I also note a conservative bias in the business activity outlooks. While the opinions are about 50-50 balanced around zero, the GDP growth rarely drops below 0%. However as these collective opinions do appear to be leading the actual GDP growth chart, it's also possible that there is an element of it being a driving force, but not always a positive force.

  9. #1284
    Dilettante
    Join Date
    Mar 2010
    Location
    Nelson
    Posts
    2,461

    Default

    Proof (as if we needed it) that NZ voters are not really ready for radical policy changes, for better or for worse https://www.nzherald.co.nz/nz/news/a...ectid=12085868
    Last edited by iceman; 10-07-2018 at 07:09 AM.

  10. #1285
    Senior Member
    Join Date
    Jul 2007
    Location
    , , .
    Posts
    609

    Default

    Quote Originally Posted by winner69 View Post
    I had listened to that discussion when it was on radio.


    I think we both probably only hear what we want to hear but I would hazard a guess I probably hear a bit more than you do.

    Think what you will but the chart below showing the relationship between GDP and one of te questions in the NZIER business outlook surveys is pretty compelling. From a Tony Alexander report but has real numbers from NZIER and Stats NZ. No comment is really needed but no harm in reading Tony's comments
    http://tonyalexander.co.nz/wp-conten...uly-5-2018.pdf
    "As noted in our analysis of the ANZís monthly release, there is a downward bias to business sentiment when Labour are in power as businesses worry about new regulations,the lack of business sector familiarity of the MPs,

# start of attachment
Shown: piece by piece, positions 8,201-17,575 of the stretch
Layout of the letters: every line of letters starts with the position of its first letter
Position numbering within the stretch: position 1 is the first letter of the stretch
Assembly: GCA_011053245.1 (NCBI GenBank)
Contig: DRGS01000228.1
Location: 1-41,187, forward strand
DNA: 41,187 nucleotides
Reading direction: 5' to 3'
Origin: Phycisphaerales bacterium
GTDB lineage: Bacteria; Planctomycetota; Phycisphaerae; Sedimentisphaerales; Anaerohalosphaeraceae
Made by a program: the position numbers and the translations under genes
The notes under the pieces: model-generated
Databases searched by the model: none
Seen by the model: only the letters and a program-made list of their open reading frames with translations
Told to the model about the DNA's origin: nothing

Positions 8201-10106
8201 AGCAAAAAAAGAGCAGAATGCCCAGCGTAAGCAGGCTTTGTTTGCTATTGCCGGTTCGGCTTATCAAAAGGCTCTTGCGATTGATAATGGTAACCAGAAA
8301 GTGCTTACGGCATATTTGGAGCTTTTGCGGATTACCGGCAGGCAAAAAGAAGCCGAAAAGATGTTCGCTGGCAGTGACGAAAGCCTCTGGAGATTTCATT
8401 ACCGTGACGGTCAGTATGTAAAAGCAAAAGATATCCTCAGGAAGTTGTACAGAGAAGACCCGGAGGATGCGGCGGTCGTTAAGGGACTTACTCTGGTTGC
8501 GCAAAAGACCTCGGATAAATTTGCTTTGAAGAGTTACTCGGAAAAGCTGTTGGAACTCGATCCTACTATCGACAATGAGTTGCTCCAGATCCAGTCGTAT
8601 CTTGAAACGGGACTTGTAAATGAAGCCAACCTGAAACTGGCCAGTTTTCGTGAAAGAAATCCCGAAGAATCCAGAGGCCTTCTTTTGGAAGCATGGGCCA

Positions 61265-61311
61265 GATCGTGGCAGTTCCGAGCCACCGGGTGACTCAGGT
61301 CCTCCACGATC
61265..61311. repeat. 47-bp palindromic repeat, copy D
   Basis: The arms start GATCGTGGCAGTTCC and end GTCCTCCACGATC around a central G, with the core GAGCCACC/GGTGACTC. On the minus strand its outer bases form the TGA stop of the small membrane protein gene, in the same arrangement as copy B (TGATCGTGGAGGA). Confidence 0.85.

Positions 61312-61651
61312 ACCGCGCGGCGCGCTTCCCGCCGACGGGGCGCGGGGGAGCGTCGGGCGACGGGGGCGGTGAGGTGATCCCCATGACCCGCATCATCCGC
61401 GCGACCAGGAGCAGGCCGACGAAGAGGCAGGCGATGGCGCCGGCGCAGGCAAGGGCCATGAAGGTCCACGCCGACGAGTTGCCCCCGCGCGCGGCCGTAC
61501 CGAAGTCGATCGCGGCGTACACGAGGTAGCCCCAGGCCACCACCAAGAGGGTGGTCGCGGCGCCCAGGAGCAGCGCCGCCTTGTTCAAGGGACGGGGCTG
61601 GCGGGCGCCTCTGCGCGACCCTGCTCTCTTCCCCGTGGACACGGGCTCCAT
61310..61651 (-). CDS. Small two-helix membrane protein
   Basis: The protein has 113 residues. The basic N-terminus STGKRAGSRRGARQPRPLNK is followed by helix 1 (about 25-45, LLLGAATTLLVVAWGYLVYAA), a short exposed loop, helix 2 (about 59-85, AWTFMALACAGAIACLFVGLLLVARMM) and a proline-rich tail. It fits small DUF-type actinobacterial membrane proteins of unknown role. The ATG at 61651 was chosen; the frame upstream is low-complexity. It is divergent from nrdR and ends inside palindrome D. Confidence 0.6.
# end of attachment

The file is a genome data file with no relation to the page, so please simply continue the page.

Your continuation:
the eventual loss of fiscal bowel control, infighting by ideology-
    driven people, and this time around the fragile nature of the coalition and secret deals not yet revealed to the public.
    Arrogance and incompetence basically.
    This means we have to be careful not to over extrapolate these results into a
    dystopic economic outlook."

    Quote from Alexanders weekly over view. Seems to be slightly (?} biased to me but not unexpected given he works for a bank.
    The part I do agree with (which received a mention on the AIR NZ thread) was synthetic meat and milk will in the not so distant future have a significant effect on the NZ economy.

    westerly

  11. #1286
    An awesome cool cat winner69's Avatar
    Join Date
    Jun 2001
    Location
    , , .
    Posts
    20,309

    Default

    I always that it intriguing and somewhat ironic that in the early stages of the economic boom in the early days of Labourís last term in the 2000s net migration went from a 10,000 outflow to a 40,000 inflow......50,000 net change in migration over a few years
    The bullish case is always most compelling on the highs.

Bookmarks

Posting Permissions

  • You may not post new threads
  • You may not post replies
  • You may not post attachments
  • You may not edit your posts
  •